Scientists in the UK have discovered that the fur of some moths can absorb up to 85% of incoming ultrasound. According to the researchers, this fur acts as a “stealth coating” providing the moths with a passive, acoustic camouflage that helps hide them from the ultrasonic clicks of insect-hunting bats. The team says that the fur could inspire the development of biomimetic materials for ultrathin sound absorbers and other noise-control devices.
Bats love to eat moths, which they hunt down using a biological sonar technique, known as echolocation. In the arms race between predator and prey, some moths have evolved ears so they can hear the ultrasonic calls of bats and take evasive action. But it turns out that others have evolved a more passive defence in the form of acoustic camouflage.
In work presented earlier this week at the Acoustical Society of America’s 176th Meeting in Canada, Thomas Neil and colleagues at the University of Bristol used acoustic tomography techniques to compare the sound absorbing properties of two species of deaf moth. These are the Madagascar bullseye moth and the promethea silkmoth, which are two species that are not bat prey.
At bat echolocation frequencies, the team found that the thorax fur of the moths acted as an acoustic camouflage, absorbing up to 85% of the incoming ultrasound. In contrast, most butterflies absorbed just 20% of incoming ultrasound.
“We tested the absorption from 20-160 kHz, this covers the frequencies that most bats use to hunt their prey, with most calling from 20-60 kHz, whilst there are a few that go to higher frequencies,” Neil explains. “We found the absorption to be remarkably consistent across the range tested, with no apparent frequency dependence in the effect on absorption.”
When fur was removed from a moth’s thorax the researchers discovered that the chance of the moth being detected increased by up to 38%. Neil told Physics World that this is due to the change in the “detection volume”.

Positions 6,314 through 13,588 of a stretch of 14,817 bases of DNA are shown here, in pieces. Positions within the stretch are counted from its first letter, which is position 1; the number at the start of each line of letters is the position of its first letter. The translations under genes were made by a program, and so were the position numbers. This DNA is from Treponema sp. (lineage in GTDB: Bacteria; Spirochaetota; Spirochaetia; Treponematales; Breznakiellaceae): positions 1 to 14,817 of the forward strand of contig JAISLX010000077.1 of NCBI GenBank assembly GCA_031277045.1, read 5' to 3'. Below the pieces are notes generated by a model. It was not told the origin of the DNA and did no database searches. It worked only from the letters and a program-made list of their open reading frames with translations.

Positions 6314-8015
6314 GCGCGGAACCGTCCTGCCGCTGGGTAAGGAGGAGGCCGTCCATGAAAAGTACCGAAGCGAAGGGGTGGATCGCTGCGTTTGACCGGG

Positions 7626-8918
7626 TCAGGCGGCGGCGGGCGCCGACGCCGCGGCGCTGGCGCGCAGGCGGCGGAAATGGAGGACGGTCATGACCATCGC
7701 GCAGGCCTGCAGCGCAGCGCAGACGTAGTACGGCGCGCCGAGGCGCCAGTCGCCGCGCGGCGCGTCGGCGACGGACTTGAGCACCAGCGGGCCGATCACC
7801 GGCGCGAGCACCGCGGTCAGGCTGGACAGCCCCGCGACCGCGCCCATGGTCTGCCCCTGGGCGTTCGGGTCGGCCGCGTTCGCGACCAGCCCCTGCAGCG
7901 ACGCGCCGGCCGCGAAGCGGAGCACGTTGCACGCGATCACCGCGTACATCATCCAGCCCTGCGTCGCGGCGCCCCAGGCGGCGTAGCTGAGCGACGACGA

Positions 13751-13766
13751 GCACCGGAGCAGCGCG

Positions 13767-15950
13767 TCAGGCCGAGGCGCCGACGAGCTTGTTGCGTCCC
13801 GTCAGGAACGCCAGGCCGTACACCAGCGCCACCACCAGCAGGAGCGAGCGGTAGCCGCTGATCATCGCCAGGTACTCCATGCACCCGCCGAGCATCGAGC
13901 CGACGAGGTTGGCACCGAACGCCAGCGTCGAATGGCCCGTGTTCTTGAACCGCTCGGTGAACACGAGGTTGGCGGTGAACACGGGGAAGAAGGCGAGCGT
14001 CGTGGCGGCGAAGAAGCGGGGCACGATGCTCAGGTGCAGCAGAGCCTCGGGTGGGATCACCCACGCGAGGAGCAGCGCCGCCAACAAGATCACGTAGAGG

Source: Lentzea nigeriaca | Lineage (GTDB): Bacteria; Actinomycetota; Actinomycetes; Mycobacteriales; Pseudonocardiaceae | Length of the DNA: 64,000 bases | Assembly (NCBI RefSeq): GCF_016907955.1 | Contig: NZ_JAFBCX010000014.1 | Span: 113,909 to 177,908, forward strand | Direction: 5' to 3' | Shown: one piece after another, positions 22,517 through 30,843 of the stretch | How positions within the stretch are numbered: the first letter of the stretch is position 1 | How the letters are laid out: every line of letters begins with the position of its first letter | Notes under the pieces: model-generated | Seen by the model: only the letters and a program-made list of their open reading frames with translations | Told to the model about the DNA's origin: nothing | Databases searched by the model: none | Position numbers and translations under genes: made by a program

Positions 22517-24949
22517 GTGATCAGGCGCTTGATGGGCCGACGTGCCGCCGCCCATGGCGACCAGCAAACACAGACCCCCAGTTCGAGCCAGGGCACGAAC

“We are able to calculate the change in detection distance by which a bat would be able to detect a moth with it’s fur intact and a moth with it’s fur removed,” Neil explains. “We do this for numerous angles which allows us to calculate a detection volume, which is a volume of 3D space within which the bat would be able to detect the moth.”
When the team examined the insects, they found that the fur on the moths was both thicker and denser than that of the butterflies. Neil says that the structure and layout of the moth fur is similar to that found in natural fibres like hemp and kenaf that are used in sound insulation, but on a much smaller scale. These natural fibres act as porous sound absorbers dissipating sound energy as the sound waves enter air filled cavities in the materials.
“We did some modelling to see if the moth fur behaved as a porous sound absorber and found good agreement between the predicted and measured absorption,” Neil says. “The moth fur is porous enough to allow the sound to penetrate the material without reflecting it back to the bat.”
Significant survival advantage
According to the researchers, by acting as a lightweight porous sound absorber the thorax fur of the moths provides acoustic stealth at all ecologically relevant ultrasonic frequencies, facilitating acoustic camouflage and offering a significant survival advantage.
They also found that the performance of the moth fur as a broadband and multidirectional ultrasound absorber is on par with current porous sound-absorbing foams, and say that it could inspire the development of ultrathin sound absorbers and other noise-control devices.